When I mentioned I was going to be talking about playtest survey design, I reached out to the research community to hear their tips and best practice.
I received such a lot of feedback and excellent tips, I’ve had to spin it into its own page. Here’s what we heard from the community
This list of tips was featured in our lesson on How To Design Surveys. Read the original post here.
Always pilot your surveys
Lots of great points from Katherine, Ashley and Jack, but I think in particular the point about piloting the survey is very important. Treat it as a qualitative test where you ask someone to fill it out, and ask them what they think each question means – this can reveal significant misunderstandings between what you think you’re asking, and what you are actually asking. That’s really important to capture before you send it out to potentially thousands of people.
Keep your playtest survey brief
Most surveys are too long. Participant’s willingness to fill out a survey will drop rapidly after five minutes, and pushing past ten minutes introduces bias in the type of people who are completing your survey. This decreases the reliability of your results.
Start by agreeing with stakeholders ‘if we are going to learn one thing from this survey, what would it be’. Then use this to be brutal when eliminating other questions. Stakeholders will push to add more and more questions – your professional duty is to stand up to that, and ensure that you are getting results that we can trust.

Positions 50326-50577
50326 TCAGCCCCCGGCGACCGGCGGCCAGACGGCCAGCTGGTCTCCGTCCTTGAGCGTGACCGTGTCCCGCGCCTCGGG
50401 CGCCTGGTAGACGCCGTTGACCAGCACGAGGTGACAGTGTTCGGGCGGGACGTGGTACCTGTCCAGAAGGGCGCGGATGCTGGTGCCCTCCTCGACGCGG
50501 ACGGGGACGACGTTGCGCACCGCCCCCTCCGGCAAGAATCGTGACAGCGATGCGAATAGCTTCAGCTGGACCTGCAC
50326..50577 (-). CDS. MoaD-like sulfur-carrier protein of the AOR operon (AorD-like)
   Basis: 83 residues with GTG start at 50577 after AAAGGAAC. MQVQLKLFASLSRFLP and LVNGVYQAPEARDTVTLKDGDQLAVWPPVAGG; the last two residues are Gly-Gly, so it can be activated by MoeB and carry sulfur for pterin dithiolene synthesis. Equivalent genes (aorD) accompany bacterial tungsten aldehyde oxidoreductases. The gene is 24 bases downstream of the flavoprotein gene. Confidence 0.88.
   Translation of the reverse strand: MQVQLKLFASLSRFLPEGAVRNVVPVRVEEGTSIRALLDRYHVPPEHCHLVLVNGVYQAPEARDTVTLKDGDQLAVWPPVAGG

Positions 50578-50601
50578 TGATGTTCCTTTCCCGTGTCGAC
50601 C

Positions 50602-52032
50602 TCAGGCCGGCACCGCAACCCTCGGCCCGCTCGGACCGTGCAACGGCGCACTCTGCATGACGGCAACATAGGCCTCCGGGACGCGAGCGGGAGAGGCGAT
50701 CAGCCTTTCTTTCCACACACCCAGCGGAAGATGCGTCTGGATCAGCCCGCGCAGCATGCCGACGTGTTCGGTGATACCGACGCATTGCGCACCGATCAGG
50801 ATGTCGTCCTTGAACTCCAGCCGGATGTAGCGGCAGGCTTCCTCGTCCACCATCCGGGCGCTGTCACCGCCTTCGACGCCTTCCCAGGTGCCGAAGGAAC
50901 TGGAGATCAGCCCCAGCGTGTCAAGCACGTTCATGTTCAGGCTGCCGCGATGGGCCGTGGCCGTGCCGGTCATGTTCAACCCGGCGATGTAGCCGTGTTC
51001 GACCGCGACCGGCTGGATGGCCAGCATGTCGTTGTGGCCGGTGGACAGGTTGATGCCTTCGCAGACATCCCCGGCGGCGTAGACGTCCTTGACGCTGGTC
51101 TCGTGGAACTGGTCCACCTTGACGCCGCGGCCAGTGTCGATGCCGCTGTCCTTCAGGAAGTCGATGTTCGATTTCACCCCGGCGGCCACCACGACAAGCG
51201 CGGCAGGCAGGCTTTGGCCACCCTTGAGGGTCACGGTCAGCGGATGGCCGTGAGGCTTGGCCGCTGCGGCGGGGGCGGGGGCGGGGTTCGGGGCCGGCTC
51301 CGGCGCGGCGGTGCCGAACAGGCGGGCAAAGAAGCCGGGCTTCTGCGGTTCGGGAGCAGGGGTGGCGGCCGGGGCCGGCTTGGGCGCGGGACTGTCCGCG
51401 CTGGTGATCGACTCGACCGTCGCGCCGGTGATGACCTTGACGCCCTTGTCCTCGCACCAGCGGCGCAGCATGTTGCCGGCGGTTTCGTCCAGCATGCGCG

Learn from survey design best practice
Look out for gaps in your questions
It’s easy to forget how different we are from our players, and how the language we use (and the things we want them to talk about) might not be the same as what players want to express, or might
It’s really common to make simple errors, like forgetting to give a ‘never’ option, or forcing players to comment on something they have just told us they never do.
Piloting our surveys, and using broad final questions can help you diagnose problems in your questionnaire, and catch questions that you should have asked, but missed.
Make sure a survey is the right method
Surveys can be messy and straddle qualitative and quantitative feedback. This requires care and attention, to avoid getting into trouble.
Elizabeth Zelle gave a fantastic talk for the Games User Research conference in 2019 about survey design – I highly recommend you watch the full thing here!
One idea per question
Alizée describes how we need to be careful not to overload our questions, and make sure that we ask one thing per question – this avoids us getting muddy results that don’t represent reality because we haven’t given participants the ability to express their true sentiment or behaviour.
Pay attention to the playtest survey respondant experience
Court and the Uncharted Horizon’s team’s points bring home the value of thinking how the participant will experience your survey when designing it. Paying careful attention to the words used, the survey order, and being respectful of their time is really important for getting honest + reliable results.
Daniel makes excellent points, thinking about the context in which people will be filling in your survey. If they are going to be doing it on a mobile phone, make sure your surveys usable on a small screen (and remember to pilot this!)
Writing surveys looks easy, but it’s easy to make errors that invalidate your results. Thanks to everyone who shared their knowledge in this post.
What are your tips for writing a good survey? Tweet me at @steve_bromley and I’ll share them!
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